After years of expansion, the Big Sky Conference will get a little smaller in 2022.
Southern Utah joined with the Western Athletic Conference on Thursday morning to make official what had been reported for several months: that the Thunderbirds are leaving the Big Sky for the WAC.
The WAC’s joint press conference announced SUU’s addition to the conference along with Texas schools Abilene Christian, Lamar, Sam Houston State and Stephen F. Austin — and that the WAC will resurrect itself as a football conference at the FCS level.
The four Texas schools are existing FCS programs that compete in the Southland Conference and are expected to join the WAC this summer to start the 2021-22 school year. Southern Utah will join the WAC one year later for the 2022-23 season.
Those five join Dixie State and Tarleton State, WAC members with existing football programs who recently moved up to Division I as independents, to form a seven-team FCS football conference.
So continues SUU’s nomadic journey in Division I.
After a handful of years as a Division I independent starting in 1988, the Cedar City-based Thunderbirds played basketball in the Mid-Continental Conference, which was later renamed the Summit League, from 1997 to 2012, before joining the Big Sky. In football, Southern Utah competed in the FCS Great West Conference from 2004-2011.
The change also brings back WAC football, which has a deep history in the West, especially in Utah. The WAC sponsored FBS football from 1962-2012 and was the longtime home of BYU and Utah, and later Utah State. It disbanded in 2012 due to the domino effect precipitated by BYU, Utah and TCU leaving the Mountain West, and the Mountain West poaching the WAC to add Boise State, Fresno State, Hawaii, Nevada, San Jose State and USU.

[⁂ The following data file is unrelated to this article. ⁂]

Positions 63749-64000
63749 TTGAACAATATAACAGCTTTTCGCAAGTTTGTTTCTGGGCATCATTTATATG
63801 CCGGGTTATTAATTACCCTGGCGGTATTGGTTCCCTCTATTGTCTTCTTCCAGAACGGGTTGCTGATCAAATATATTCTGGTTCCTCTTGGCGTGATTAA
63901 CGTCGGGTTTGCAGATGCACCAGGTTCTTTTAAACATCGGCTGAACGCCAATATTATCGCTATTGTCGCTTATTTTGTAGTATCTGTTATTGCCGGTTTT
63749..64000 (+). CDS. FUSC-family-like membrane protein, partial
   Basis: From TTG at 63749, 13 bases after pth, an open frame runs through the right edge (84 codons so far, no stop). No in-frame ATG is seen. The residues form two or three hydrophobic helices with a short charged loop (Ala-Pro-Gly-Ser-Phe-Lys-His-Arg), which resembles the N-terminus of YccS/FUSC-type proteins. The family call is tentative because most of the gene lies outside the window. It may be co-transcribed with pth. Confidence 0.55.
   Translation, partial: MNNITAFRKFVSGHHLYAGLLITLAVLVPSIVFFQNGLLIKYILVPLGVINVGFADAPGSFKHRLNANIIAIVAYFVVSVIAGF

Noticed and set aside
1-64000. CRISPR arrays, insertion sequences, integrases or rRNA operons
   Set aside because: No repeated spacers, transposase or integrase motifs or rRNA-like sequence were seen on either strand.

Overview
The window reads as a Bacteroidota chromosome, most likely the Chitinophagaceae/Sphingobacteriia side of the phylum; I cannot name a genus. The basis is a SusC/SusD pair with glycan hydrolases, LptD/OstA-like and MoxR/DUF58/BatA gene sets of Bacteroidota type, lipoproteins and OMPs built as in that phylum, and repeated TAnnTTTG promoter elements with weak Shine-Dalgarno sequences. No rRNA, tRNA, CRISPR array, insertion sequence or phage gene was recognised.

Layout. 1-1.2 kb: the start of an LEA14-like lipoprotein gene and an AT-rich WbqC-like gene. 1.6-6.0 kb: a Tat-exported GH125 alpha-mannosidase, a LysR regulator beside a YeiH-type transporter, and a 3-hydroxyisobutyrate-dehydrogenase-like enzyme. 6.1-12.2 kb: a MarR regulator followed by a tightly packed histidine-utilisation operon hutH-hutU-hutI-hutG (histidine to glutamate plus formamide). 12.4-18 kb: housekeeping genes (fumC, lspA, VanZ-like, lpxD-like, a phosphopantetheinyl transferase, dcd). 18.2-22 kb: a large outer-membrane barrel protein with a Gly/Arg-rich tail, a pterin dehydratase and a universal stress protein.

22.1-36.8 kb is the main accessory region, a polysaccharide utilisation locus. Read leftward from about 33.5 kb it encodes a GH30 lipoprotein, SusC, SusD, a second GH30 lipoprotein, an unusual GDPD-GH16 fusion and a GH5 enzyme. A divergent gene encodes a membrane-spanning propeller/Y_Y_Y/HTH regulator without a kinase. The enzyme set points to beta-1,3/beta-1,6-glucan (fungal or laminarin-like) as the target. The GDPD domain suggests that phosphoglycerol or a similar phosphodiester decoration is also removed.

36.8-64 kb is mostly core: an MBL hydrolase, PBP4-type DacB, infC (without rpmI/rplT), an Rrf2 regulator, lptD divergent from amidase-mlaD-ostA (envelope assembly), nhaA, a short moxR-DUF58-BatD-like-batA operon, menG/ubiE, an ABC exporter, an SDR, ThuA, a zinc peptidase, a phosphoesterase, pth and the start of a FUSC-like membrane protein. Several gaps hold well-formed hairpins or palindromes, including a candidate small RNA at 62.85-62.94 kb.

Weber State may gain from Thursday’s news, as far as scheduling goes. In football, San Diego was the only non-Big Sky FCS team west of Texas; now, Dixie and SUU stand to provide expanded nonconference scheduling options.
SUU leaving the Big Sky, on the heels of Dixie’s move up to Division I, also provides many other Weber State teams another in-state possibility for nonconference play.
Come 2022, SUU’s departure will impact Big Sky schedules as well. It relieves some bloating in football, taking the league from 13 to 12 teams, and reduces sports like basketball from 11 to 10 — the latter should reduce league hoops schedules from 20 games to 18.
In women’s soccer, the Big Sky drops from 10 to nine teams, and softball is perhaps the most affected sport, shrinking to just six teams.
“The Big Sky Conference thanks Southern Utah University for its contributions to our league over the past decade, and we wish the Thunderbirds well in the future while we continue to work together collegially over the next 18 months,” the Big Sky said in a written statement.
“As we look ahead, the Big Sky is poised for unprecedented success with a committed and aspirational core of 10 full members, along with our affiliate members, as we continue our quest to be the preeminent FCS conference.”
Matt Brown, a writer about off-the-field forces in college athletics for his newsletter Extra Points, reported in October 2020 that the WAC was successfully pursuing Southern Utah and, in December, named the four Texas schools as coming WAC additions.
Information issued Thursday indicates current WAC member Texas-Rio Grande Valley intends to launch an FCS football program by 2023 or 2024, which would take the football league to eight teams.
Additionally, Chicago State announced it is leaving the WAC in 2022.
The WAC also said that outside of football and basketball, the league will be split into two divisions to cut down travel for other sports — the six Texas schools in one division, and the other division housing Seattle, Cal Baptist, Utah Valley, Southern Utah, Dixie State, Grand Canyon and New Mexico State.